Perspectives on Church Government: Five Views of Church Polity. By Chad Owen Brand and R. Stanton Norman. Nashville: B&H, 2004. 253 pages. Softcover, $19.99.

Who cares about ecclesiology? Why should a church member concern himself with who runs the church? In Perspectives on Church Government, editors Chad Owen Brand and R. Stanton Norman seek to facilitate a discussion that will engage these questions by providing the reader with a defense of the “classic positions on the matter of governing the church” (23), which include the Congregational model, the Presbyterian model, and the Episcopal model. Brand and Norman include three broad variations of congregationalism with Daniel Akin defending the single elder position, James Leo Garrett, Jr. defending the congregation led position, and James White advocating a plurality of elders. Robert Reymond and Paul Zahl defend Presbyterian and Episcopal models, respectively. Each contributor presents an essay-length defense of his position, followed by a brief response from each of the other four scholars.

Defining church polity as “the manner in which a church or denomination practices organization and governance,” Brand and Norman provide an introductory chapter that seeks to demonstrate that “polity has profound implications for understanding the nature of the church and its various functions and ministries” (5). To that end, they give a chronological survey of the development of polity in church history and highlight its importance in each major period. Acknowledging the difficulty of proving which form of church government is the “prescribed pattern” for the New Testament church, the editors assert that there is an obvious criterion which must be considered in every model, namely, “the scriptural witness seen in the light of the historic and contemporary interpretations of the church” (23). The task of each of the contributors is to weigh their model according to this standard.

One positive feature about this volume is the depth of the essays presented. The contributors attempt to ground their views in biblical texts while highlighting the way their positions interact with the theological themes and emphases present throughout church history. Brand and Norman’s introductory chapter sets the stage for this development in the essays themselves by highlighting the importance of the discussion and by orienting the reader to the major categories necessary for thinking through the issue of church government.

The panel discussion format of the book also provides the reader with the opportunity to consider each view defended by someone who actually holds that position. For the most part, the responses to each essay highlight the main areas of agreement and disagreement between the various positions. Though this format is helpful, the similarity of some of the positions lends itself to redundancy. For instance, a few of the minor issues in the debate such as the qualifications for elders and deacons are shared by all five contributors. In fact, even on the issue of the interchangeability of the terms elder and bishop, where one would expect the Episcopal position to differ, there is repeated agreement among the participants.   Further, though White does not specifically mention congregationalism in his essay, his interpretation of many key texts (e.g., Acts 15) is in line with Akin and Garrett. Thus, some points regarding congregational government are defended three times, and some rebuttals to Reymond and Zahl are similarly reiterated. In this sense, the congregational position serves as the first among equals in this plurality of contributors.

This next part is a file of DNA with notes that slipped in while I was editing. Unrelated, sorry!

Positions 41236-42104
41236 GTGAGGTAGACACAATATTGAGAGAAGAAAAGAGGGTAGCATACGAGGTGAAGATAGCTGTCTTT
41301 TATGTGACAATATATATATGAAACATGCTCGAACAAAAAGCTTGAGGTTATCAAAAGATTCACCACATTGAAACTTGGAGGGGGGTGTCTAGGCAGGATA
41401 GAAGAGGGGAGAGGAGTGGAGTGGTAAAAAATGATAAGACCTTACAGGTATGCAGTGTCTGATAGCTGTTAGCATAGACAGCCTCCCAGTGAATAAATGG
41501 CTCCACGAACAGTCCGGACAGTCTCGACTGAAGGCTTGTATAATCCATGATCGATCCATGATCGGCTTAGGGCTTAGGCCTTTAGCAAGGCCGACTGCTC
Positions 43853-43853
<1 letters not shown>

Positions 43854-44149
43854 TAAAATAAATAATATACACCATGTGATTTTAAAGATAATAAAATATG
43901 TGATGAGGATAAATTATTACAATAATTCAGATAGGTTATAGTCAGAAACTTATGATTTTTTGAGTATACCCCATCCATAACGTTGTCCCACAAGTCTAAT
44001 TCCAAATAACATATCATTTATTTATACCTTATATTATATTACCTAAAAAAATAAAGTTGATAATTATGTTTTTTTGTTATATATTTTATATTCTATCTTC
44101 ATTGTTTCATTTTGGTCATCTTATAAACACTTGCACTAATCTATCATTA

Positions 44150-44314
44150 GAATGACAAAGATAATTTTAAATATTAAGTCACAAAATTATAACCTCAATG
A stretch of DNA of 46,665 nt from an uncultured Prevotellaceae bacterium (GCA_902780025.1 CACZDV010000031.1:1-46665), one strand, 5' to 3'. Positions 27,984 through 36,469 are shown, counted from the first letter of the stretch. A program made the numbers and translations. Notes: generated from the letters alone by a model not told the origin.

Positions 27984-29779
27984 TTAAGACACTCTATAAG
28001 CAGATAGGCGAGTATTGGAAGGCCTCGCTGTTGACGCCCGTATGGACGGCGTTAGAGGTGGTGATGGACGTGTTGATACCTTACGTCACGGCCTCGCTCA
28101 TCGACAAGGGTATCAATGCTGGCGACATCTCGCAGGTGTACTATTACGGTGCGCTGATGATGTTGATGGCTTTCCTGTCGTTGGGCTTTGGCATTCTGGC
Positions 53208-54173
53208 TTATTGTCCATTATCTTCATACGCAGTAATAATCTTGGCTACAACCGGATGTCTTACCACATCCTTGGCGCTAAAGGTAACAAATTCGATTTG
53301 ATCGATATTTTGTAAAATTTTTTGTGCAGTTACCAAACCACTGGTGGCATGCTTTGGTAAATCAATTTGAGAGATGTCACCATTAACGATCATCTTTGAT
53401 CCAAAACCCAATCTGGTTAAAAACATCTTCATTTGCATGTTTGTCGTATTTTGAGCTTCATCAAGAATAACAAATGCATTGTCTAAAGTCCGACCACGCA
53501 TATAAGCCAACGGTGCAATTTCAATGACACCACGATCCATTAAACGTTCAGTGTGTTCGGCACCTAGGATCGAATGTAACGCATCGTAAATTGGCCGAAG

There is also some disparity in the tone of the presentations. Reymond’s essay on Presbyterian is the most dogmatic, and his responses have the most edge to them. In the defense of his position, Reymond allows minimal flexibility for varying interpretive possibilities and describes Presbyterianism as the “divine right form” of church government (138). In stark contrast, Zahl’s essay on Episcopal polity is perhaps not dogmatic enough. In his theological triage, Zahl lays much less emphasis on ecclesiology than do the other contributors in this volume. He would rather no one posit any form of church polity to the exclusion of another. The assertion that ecclesiology relates to the “well-being” of the church rather than its “being” drives his presentation and responses to the other positions. Zahl also fails to relate his position on polity to the biblical text. He gives an intriguing and thorough survey of the historical situation that gave rise to the Episcopal system in Elizabethan England, but does not seek to provide a biblical foundation for his position. Thus, while his writing style is notably engaging, it is sometimes unclear in this volume how the Episcopal system interacts with the other positions.

There are a few other minor issues related to content and style. Regarding the former, Akin argues for a senior pastor but continually upholds a plurality of elders as the ideal, and White does not interact with the congregational position. Concerning the latter, Garrett has twice as many footnotes as the other contributors combined, and Reymond uses an overabundance of lengthy block-quotations. Despite these concerns, this volume represents a helpful contribution to the contemporary discussion of church polity. Those who affirm that a pattern for ordering the churches can be discerned from the New Testament documents will appreciate the dialogue this work affords.

Ched Spellman

PhD Student, Southwestern Baptist Theological Seminary